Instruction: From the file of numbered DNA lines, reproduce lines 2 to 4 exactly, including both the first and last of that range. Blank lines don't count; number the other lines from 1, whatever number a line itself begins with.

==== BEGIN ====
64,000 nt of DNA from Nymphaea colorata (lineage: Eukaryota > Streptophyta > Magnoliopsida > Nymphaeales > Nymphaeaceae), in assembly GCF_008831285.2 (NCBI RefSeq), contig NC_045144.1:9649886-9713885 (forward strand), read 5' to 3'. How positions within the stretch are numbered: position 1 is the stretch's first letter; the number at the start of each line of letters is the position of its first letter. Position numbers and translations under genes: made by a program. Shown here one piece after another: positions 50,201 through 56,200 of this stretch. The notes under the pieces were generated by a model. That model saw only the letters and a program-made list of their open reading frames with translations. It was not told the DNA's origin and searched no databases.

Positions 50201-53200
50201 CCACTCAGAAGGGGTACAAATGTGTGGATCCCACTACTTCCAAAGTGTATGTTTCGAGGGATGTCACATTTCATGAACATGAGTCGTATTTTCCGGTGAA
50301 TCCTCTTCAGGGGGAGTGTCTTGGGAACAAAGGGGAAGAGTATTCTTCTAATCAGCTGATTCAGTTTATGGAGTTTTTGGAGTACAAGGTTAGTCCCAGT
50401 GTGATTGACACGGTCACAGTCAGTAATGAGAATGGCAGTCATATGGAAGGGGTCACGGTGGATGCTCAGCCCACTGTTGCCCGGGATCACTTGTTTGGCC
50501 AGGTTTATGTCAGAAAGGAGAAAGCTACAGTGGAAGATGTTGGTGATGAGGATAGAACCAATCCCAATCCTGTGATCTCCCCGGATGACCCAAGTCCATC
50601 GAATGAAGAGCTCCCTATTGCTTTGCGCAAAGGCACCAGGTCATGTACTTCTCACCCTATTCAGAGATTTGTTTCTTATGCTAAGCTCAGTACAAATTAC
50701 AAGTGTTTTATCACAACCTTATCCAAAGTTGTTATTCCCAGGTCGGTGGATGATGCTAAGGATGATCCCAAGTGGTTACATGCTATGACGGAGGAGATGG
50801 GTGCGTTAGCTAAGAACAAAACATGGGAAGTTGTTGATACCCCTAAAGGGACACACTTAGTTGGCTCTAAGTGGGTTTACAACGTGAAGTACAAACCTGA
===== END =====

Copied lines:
Positions 50201-53200
50201 CCACTCAGAAGGGGTACAAATGTGTGGATCCCACTACTTCCAAAGTGTATGTTTCGAGGGATGTCACATTTCATGAACATGAGTCGTATTTTCCGGTGAA
50301 TCCTCTTCAGGGGGAGTGTCTTGGGAACAAAGGGGAAGAGTATTCTTCTAATCAGCTGATTCAGTTTATGGAGTTTTTGGAGTACAAGGTTAGTCCCAGT